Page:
Some knives have hybrid edges, but be aware that these knives give you smaller areas to work with, being divided between straight and serrated edges.

Steel Type

Depending on how you plan to use your knife, you should also consider what kind of steel the blade is made from.

As a general rule, harder metals retain their edge longer and are quite sharp, but they chip more easily and take a long time to sharpen.  Meanwhile, softer metals can take more abuse (think of rubber car tires and how they’re more vulnerable to rocks and debris on the road if they’re filled too full) but dull much faster.  On the bright side, they’re easier to sharpen.

Some metals don’t corrode as easily as others, too, so if you plan on working around water or in the rain with your knife a lot, take that into consideration.

Okay, let’s get down to business.  I could probably pick out the top 20 best pocket knives for women, but most readers seem to want a smaller number, which means I can’t include knives of all kinds of shapes and purposes.  These knives mostly fit into the criteria of being easy for smaller hands to handle and can fit into smaller pockets.

Elk Ridge ER120 Folding Knife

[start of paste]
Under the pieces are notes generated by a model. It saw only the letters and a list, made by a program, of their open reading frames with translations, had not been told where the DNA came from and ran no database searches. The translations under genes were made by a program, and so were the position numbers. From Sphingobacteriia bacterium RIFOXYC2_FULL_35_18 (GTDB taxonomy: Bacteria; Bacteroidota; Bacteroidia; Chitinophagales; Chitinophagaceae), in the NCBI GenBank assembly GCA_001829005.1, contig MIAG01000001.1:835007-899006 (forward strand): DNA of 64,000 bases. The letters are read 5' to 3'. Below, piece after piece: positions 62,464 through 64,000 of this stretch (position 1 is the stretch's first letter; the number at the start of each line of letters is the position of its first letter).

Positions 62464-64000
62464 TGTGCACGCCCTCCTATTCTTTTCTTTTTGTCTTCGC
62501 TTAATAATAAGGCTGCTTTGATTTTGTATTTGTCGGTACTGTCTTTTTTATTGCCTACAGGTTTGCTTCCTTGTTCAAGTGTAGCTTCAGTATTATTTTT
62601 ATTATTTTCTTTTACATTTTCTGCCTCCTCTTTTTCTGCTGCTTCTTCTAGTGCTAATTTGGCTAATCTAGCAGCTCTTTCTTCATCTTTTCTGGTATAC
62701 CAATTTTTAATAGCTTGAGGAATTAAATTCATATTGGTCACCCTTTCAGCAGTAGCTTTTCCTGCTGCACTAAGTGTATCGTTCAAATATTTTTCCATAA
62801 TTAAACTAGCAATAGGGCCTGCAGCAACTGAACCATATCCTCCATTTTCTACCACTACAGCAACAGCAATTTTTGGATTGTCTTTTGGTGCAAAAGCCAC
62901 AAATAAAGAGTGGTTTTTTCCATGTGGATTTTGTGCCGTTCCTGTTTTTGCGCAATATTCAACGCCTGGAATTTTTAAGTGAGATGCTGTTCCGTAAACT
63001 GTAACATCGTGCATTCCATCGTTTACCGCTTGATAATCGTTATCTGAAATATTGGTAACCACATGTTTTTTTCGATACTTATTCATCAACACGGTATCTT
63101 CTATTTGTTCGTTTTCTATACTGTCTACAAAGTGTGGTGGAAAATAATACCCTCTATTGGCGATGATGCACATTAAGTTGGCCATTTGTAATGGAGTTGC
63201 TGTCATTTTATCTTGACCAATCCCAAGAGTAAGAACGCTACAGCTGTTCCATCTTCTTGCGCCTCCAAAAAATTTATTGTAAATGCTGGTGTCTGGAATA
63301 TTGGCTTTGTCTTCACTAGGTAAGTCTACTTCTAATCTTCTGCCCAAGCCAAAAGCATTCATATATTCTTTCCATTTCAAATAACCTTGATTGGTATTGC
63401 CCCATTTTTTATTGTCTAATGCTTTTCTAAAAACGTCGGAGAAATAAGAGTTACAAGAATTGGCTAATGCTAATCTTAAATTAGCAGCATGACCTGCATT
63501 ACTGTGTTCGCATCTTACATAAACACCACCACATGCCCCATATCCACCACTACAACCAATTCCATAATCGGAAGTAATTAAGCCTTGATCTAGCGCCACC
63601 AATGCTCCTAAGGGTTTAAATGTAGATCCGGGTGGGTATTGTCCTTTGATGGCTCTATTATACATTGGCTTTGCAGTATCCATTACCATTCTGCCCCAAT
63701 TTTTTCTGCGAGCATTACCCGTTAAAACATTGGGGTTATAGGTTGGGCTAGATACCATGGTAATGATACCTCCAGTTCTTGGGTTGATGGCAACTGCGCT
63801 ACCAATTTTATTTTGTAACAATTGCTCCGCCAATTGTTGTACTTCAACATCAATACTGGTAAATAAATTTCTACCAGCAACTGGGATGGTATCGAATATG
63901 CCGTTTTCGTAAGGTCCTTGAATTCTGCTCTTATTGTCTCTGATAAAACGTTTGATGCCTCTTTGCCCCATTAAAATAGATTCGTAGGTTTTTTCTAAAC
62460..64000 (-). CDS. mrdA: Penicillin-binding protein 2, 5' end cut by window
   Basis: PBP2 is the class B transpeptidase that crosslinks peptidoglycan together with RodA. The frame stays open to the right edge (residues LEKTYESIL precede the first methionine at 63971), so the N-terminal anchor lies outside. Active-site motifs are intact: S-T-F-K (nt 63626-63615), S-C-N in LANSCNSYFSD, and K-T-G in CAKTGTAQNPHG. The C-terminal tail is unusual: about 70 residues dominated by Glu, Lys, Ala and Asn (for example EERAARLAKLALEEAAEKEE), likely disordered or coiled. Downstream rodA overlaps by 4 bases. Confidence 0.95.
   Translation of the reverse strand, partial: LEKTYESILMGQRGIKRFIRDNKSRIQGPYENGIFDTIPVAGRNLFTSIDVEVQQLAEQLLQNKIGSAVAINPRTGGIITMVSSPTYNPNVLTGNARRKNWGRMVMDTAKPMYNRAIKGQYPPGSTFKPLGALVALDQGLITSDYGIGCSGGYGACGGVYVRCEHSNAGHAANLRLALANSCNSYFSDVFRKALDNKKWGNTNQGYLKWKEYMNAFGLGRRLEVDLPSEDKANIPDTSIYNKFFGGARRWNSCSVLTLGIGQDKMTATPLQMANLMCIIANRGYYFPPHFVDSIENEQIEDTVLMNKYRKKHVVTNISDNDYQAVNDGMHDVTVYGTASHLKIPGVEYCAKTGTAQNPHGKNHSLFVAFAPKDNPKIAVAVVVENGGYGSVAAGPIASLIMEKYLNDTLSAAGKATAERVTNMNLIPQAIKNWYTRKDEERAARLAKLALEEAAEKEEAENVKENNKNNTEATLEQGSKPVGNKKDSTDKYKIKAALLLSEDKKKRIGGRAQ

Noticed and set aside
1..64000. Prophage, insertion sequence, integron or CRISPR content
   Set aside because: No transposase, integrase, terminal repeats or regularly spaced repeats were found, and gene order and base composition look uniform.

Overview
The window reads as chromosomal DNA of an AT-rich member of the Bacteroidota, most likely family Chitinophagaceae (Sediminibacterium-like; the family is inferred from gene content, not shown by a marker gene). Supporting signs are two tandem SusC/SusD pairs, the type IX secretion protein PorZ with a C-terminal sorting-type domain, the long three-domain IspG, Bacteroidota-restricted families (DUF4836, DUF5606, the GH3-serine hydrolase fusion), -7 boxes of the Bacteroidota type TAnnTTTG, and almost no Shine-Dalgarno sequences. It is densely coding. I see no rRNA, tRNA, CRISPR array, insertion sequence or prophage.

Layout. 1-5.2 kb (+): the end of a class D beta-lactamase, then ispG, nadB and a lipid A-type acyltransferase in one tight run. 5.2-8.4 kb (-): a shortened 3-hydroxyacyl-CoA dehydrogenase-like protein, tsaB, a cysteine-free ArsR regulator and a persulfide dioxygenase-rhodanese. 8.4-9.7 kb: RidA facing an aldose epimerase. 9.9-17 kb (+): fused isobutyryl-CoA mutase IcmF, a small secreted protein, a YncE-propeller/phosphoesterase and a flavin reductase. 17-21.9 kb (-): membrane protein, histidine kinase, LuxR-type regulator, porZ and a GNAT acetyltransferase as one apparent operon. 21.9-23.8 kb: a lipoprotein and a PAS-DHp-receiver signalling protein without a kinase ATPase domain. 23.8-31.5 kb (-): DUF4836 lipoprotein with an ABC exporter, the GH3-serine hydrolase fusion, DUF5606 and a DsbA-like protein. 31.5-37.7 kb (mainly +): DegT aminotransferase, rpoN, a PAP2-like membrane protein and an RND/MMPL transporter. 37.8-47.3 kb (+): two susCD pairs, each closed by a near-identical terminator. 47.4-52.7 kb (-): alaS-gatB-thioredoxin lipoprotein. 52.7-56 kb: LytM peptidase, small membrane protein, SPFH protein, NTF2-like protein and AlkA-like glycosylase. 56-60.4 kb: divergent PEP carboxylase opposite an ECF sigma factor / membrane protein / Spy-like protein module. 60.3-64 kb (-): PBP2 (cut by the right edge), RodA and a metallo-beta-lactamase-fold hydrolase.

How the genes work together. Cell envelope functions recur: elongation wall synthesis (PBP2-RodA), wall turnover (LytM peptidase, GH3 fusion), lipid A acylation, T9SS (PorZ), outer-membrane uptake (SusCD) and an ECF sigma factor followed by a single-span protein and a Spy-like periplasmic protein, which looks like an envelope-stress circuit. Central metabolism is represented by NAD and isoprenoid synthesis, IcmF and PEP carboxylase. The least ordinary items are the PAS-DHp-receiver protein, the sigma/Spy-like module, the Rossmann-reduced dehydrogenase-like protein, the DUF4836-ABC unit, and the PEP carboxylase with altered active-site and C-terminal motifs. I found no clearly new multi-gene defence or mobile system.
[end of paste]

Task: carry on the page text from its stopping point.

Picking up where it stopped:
• Total Length: 6″
  • Blade Length: 2.5″
  • Blade Material: 3Cr13
  • Blade Shape: Clip Point
  • Deployment: Manual
  • Lock Type: Liner Lock
  • Handle Material: Aluminum

The Elk Ridge ER120 fits perfectly into smaller hands, having a handle of about 3″.  I thought I wouldn’t like a blade of less than 3″, but I can’t say that I’ve ever been disappointed with this knife.  It was cheap and I didn’t expect much of it, but it’s done everything I need it to and was already pretty sharp when it first shipped to me.

I just realized that we don’t have 3Cr13 steel on our steel page (we’ll fix that), but this is a very cheap steel.  Despite that, it also manages to be a very hard steel with a 54 on the HRC scale.

It’ll slip easily into most women’s pockets, making it a fantastic little knife.

Buck Knives 284 Bantam


  • Total Length: 4 3/8″
  • Blade Length: 2 3/4″
  • Blade Material: 420HC
  • Blade Shape: Drop Point
  • Deployment: Manual
  • Lock Type: Lockback
  • Handle Material: Black Textured Thermoplastic

If you’re looking for an EDC that balances budget with craftsmanship, then bantams are a good choice.  As for the 284, I love the textured handle (makes me feel like I’ve got a real grip on it) and the sturdiness of the blade.  The handle isn’t very wide, either, so if you have particularly small hands you’ll have no problem opening it with one hand.

420HC steel tends to vary depending on the metallurgist, but in this blade, it comes across as a harder steel that holds its edge very well.  Buck also manages to make this alloy corrosion-resistant, so I like to bring it camping and hiking with me, and the drop point shape means I can use it for everything from trimming plants to opening Amazon packages.

If I wind up losing it, it’s no big deal to replace thanks to its low cost.

Women with larger hands probably won’t like the 284 Bantam as much because of how small it is, but for those of us with smaller hands, this is a good fit.